Critics like Democratic FTC commissioner Terrell McSweeny argue that the FTC won't be as effective in policing broadband companies as the FCC, which has expertise in the issue and has the ability to lay down hard-and-fast rules against certain practices.

Public outcry

Moffett and Nathanson, the analysts, said that they suspect the latest FCC rules to be short-lived. "These changes will likely be so immensely unpopular that it would be shocking if they are allowed to stand for long," they wrote.

There have been hundreds of public protests against Pai's plan and more than 1 million calls to Congress through a pro-net neutrality coalition's site. Smaller tech websites such as Reddit, Kickstarter and Mozilla put dramatic overlays on their sites Tuesday in support of net neutrality. Twitter on Wednesday was promoting #NetNeutrality as a trending topic. Other big tech companies were more muted in their support.

Public-interest groups Free Press and Public Knowledge are already promising to go after Pai's rules in the courts. There may also be attempts to legislate net neutrality rules, which the telecom industry supports. Sen. John Thune, a South Dakota Republican, on Tuesday called for "bipartisan legislation" on net neutrality that would "enshrine protections for consumers with the backing of law."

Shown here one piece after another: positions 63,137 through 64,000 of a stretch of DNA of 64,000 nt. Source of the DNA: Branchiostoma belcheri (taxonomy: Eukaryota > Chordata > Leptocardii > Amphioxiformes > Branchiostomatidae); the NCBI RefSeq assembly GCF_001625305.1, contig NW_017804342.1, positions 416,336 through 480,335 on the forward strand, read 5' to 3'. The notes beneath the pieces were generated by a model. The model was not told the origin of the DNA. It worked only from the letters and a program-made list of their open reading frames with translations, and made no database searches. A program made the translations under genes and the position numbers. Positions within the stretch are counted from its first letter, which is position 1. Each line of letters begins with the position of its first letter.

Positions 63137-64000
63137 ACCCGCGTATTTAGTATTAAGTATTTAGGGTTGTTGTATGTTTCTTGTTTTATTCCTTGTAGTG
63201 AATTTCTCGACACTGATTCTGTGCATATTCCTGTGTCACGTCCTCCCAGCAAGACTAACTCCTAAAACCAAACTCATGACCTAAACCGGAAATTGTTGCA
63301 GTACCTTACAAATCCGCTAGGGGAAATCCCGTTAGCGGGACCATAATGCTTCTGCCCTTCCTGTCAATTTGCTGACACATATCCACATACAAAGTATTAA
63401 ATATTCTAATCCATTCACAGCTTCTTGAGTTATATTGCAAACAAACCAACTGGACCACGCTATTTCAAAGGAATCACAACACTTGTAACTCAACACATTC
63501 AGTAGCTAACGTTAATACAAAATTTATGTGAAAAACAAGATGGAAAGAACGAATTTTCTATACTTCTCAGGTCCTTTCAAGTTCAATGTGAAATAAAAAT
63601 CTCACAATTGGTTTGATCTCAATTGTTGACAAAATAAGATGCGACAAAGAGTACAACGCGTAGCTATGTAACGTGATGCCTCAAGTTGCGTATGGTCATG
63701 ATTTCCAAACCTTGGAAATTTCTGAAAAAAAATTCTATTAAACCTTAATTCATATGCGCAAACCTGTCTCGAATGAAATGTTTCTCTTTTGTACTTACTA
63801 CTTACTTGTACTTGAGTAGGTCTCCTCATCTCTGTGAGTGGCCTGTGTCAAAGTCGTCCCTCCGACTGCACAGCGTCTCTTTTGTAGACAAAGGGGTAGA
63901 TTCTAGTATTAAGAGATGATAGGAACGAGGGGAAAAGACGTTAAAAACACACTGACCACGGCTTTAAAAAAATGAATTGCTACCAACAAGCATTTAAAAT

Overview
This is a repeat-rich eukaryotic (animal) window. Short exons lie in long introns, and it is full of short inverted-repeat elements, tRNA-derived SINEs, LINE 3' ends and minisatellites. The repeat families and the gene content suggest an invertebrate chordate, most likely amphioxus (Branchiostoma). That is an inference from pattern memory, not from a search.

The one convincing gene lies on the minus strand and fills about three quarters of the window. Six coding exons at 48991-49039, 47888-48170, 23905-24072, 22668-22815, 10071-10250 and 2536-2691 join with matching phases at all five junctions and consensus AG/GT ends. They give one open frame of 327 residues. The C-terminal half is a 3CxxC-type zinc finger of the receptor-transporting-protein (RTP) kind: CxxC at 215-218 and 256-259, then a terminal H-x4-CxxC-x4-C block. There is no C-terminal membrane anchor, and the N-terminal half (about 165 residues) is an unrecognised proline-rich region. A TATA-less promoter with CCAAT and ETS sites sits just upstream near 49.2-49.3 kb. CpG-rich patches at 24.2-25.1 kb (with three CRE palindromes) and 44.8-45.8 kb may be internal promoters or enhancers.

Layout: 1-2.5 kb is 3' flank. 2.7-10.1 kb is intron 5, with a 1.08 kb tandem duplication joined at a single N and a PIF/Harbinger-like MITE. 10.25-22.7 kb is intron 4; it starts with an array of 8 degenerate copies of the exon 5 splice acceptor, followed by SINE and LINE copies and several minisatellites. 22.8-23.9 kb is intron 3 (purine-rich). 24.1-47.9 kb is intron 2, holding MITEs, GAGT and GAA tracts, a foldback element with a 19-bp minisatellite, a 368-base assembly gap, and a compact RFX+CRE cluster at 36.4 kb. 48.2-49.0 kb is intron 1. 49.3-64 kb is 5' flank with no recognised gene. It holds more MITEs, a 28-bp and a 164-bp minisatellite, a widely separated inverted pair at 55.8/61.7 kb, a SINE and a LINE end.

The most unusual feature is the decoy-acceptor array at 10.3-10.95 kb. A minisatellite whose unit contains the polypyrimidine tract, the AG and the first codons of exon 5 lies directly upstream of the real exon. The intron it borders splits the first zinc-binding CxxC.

But that will be tough going. Democrats criticized previous Republican attempts at legislation during the Obama administration for gutting the FCC's enforcement abilities. Republicans would likely be interested in proposing even weaker legislation now, and Democrats are unlikely to support it if so.

Some Democrats prefer litigation and want to use Republican opposition to net neutrality as a campaign issue in 2018. "Down the road Congress could act to put in place new rules, but with Republicans in charge of the House, Senate, and White House the likelihood of strong enforceable rules are small," Rep. Mike Doyle, a Pennsylvania Democrat, wrote on Reddit last week. "Maybe after the 2018 elections, we will be in a stronger position to get that done."

A future FCC could also rewrite net-neutrality regulation to be tougher on the phone and cable industry. That could bring a whole new cycle of litigation by broadband companies.

The Associated Press contributed reporting.